The gentle beasts moo from discomfort. The doctors work swiftly, drawing blood, collecting urine and checking for lumps or swollen lymph nodes. The check-up takes five minutes or less per cow.

Namie, 11 kilometers (7 miles) northwest of the plant, is a ghost town with no prospect of being habitable for years. But 57-year-old Fumikazu Watanabe comes every day to a ranch to feed 30 to 40 cows owned by seven farmers.

“What is the meaning of slaughtering the cows?” Watanabe said at a worn-out barn where healthy cows used to spend the night tending to their calves. The bones of animals that have died litter the ground outside.

“Keeping the cows alive for research purposes means that we can pass on the study to our next generation instead of simply leaving a negative legacy,” he said.

The research team, made up of veterinary and radiation experts from Iwate University, Tokai University and Kitasato University, was established a year after the meltdowns. They formed a nonprofit group called Society for Animal Refugee & Environment post Nuclear Disaster. Members volunteer to take the blood and urine samples and test them.

In 2012, the Japanese government ordered all livestock in the restricted area killed for fear that the breeding cows would continue to reproduce, and that cows exposed to radiation would have no sale value.

Keiji Okada, associate professor of veterinary medicine and agriculture at Iwate University, said the government considered it pointless to study the animals, since it couldn’t determine how much radiation they were exposed to immediately after the disaster.

Okada disagrees. He said the data will help researchers learn whether farmers can eventually work in affected zones.

“There are no precedent studies of animals being exposed to low-dose radiation, and we have no idea what results we are going to get,” he said. “That is exactly why it needs to be monitored.”

So far, the animals’ internal organs and reproductive functions have shown no significant abnormality particularly linked to radiation exposure, Okada said, but it’s too early to draw conclusions about thyroid cancer and leukemia.

Radiation could cause leukemia, but so could mosquitoes, which have infected cattle around the world with bovine leukemia virus.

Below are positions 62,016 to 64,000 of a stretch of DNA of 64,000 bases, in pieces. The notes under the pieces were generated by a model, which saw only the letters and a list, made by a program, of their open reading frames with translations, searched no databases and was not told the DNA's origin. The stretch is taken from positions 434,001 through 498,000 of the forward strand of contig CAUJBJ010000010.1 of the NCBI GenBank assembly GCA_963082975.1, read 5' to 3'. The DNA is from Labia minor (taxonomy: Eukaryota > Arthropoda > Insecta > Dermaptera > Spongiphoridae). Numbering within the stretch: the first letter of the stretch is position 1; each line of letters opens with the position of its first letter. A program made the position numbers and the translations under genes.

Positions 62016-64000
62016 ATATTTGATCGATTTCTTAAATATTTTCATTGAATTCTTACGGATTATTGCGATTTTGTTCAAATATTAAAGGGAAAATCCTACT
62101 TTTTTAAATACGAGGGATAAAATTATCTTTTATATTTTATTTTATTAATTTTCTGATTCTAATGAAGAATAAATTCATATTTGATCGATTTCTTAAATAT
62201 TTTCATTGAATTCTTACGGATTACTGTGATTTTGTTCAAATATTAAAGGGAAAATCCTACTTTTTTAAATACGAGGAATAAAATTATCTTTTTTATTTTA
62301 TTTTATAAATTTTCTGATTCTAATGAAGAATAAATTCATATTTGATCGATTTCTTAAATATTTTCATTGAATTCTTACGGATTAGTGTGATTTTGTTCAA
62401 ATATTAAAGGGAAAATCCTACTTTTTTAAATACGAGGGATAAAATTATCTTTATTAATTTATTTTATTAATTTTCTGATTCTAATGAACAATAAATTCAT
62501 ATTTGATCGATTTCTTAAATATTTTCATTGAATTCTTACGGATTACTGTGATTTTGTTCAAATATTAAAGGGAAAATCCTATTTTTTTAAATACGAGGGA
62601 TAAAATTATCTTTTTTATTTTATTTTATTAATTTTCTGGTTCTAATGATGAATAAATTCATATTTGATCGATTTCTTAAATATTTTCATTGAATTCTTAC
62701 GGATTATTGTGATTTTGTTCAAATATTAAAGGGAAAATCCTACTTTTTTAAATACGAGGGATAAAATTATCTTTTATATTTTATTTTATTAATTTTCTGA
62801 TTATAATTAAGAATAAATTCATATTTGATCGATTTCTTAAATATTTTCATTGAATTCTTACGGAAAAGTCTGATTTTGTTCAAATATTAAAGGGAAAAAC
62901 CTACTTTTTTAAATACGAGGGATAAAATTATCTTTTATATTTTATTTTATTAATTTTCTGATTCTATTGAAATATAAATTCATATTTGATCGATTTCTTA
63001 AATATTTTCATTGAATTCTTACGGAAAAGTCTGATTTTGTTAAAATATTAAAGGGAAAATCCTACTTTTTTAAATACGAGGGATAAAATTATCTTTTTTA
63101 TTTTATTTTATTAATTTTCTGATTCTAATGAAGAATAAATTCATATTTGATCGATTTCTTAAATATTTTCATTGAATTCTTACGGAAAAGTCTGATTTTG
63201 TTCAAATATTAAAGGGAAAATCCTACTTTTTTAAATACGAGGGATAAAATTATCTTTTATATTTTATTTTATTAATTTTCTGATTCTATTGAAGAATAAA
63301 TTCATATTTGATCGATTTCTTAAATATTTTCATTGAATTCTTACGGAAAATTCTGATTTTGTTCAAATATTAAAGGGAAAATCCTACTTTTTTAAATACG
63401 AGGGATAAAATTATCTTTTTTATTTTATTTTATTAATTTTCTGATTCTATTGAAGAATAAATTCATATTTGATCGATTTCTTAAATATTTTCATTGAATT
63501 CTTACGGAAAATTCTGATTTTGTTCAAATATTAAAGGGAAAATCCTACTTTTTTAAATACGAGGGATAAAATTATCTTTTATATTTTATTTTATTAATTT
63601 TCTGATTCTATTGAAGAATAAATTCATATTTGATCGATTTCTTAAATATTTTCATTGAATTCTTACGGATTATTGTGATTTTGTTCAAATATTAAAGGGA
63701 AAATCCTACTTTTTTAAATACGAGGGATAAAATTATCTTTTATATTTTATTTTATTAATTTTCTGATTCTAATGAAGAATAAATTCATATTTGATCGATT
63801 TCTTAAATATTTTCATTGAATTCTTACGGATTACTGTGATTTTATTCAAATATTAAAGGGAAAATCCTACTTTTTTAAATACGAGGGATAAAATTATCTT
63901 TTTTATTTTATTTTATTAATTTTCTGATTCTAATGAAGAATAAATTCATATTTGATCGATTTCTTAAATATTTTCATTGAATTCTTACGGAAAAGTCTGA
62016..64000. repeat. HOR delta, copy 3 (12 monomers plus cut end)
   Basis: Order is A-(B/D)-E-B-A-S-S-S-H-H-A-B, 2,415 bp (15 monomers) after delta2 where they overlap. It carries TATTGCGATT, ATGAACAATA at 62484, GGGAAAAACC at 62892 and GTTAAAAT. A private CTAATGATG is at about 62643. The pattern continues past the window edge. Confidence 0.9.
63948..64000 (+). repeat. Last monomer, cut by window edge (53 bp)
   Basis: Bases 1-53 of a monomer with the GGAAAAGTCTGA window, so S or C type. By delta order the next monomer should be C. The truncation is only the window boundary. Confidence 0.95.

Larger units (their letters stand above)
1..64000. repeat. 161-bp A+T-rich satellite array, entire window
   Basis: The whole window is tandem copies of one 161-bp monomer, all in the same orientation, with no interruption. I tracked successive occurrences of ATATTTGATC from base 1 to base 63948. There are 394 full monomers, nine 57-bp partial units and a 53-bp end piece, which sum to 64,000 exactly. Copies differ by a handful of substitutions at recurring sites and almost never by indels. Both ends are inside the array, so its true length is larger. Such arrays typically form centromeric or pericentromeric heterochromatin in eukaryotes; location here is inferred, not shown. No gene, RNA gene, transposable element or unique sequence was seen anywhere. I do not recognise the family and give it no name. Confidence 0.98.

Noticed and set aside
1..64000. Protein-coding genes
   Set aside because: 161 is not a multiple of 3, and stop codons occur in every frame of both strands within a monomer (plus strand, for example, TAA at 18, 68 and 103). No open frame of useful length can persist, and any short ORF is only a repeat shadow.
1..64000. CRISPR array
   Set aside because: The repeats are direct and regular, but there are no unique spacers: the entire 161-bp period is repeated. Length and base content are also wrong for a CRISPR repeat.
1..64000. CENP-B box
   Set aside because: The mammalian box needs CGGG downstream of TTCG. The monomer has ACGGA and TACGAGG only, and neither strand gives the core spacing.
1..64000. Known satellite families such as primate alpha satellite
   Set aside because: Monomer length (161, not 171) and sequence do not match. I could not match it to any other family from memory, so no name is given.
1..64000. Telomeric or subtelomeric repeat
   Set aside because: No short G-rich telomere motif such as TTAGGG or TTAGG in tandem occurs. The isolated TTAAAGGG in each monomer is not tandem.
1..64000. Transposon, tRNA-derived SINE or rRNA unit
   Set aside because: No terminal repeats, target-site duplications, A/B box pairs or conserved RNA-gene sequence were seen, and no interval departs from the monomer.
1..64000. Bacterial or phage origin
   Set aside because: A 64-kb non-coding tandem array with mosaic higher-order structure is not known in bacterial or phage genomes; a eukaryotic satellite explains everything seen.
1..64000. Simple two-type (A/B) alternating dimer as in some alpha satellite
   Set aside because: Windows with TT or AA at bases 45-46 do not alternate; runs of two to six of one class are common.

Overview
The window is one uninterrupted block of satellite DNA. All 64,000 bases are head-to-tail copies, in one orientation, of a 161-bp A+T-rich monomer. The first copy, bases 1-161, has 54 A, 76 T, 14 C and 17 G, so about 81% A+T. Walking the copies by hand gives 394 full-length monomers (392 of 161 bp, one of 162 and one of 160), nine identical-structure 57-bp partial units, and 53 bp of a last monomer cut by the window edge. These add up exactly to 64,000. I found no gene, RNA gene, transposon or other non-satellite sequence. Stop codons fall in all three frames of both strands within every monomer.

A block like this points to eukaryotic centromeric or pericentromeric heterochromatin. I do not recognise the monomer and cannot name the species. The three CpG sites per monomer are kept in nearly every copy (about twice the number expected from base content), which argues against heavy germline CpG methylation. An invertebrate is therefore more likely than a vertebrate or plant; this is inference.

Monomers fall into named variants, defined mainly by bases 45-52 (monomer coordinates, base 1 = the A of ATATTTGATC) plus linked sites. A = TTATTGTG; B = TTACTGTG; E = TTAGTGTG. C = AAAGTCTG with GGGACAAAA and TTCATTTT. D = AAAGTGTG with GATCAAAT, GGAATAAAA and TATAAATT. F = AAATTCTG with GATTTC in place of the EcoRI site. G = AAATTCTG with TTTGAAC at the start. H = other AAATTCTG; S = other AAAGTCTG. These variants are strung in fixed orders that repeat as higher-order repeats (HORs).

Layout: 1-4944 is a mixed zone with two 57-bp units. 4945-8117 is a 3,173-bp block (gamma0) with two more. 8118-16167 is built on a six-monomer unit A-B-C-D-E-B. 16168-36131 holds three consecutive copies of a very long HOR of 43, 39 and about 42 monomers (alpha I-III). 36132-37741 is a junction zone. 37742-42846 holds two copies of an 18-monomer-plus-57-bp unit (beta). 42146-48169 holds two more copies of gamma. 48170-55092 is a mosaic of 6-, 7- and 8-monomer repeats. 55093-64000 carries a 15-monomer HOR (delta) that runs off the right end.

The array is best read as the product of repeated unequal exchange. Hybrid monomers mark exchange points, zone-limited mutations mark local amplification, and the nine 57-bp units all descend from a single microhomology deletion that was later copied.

“Even if we detect leukemia in the cows, we don’t know whether it’s caused by radiation or if it’s a bovine leukemia from a virus,” Okada said. “It is this year’s objective to be able to differentiate the two.”

Many cows have died during the study period, but food shortages have played a role, making it all the more difficult the doctors to determine causes. The dead cows are dissected and the radiation dosage in their organs is measured.

Is radiation killing the cows, or making them sick? Okada said the research team is working toward reaching a conclusion by March. The team worries that the study results could spark overly broad fears that the region will no longer be habitable or fit for agriculture.

Ultimately, Okada said, the team believes that further monitoring of the animals will show under what conditions it is safe to raise livestock exposed to low-level radiation, and how best to deal with such a leak should it happen again.

Yukio Yamamoto, owner of the large Yamamoto Ranch surrounded by a mountain, a river and a vast plain, travels three hours roundtrip from his temporary home to feed his remaining cows.

Yamamoto initially followed government orders to kill his cattle. He watched a mother cow being killed while a calf was still suckling on its milk, and then the calf following that.

“The cows are my family. How do I dare kill them?” Yamamoto said. “If there is a God, I’m sure some day we would be rewarded for the sacrifice we are making.”

He hopes one day to see his barn come to life again, filled with a hundred cows and calves cared for by his children and grandchildren.

http://www.nytimes.com/aponline/2016/09/22/world/asia/ap-as-japan-fukushima-cows.html?_r=0

September 23, 2016 Posted by | Fukushima 2016 | , , , | 3 Comments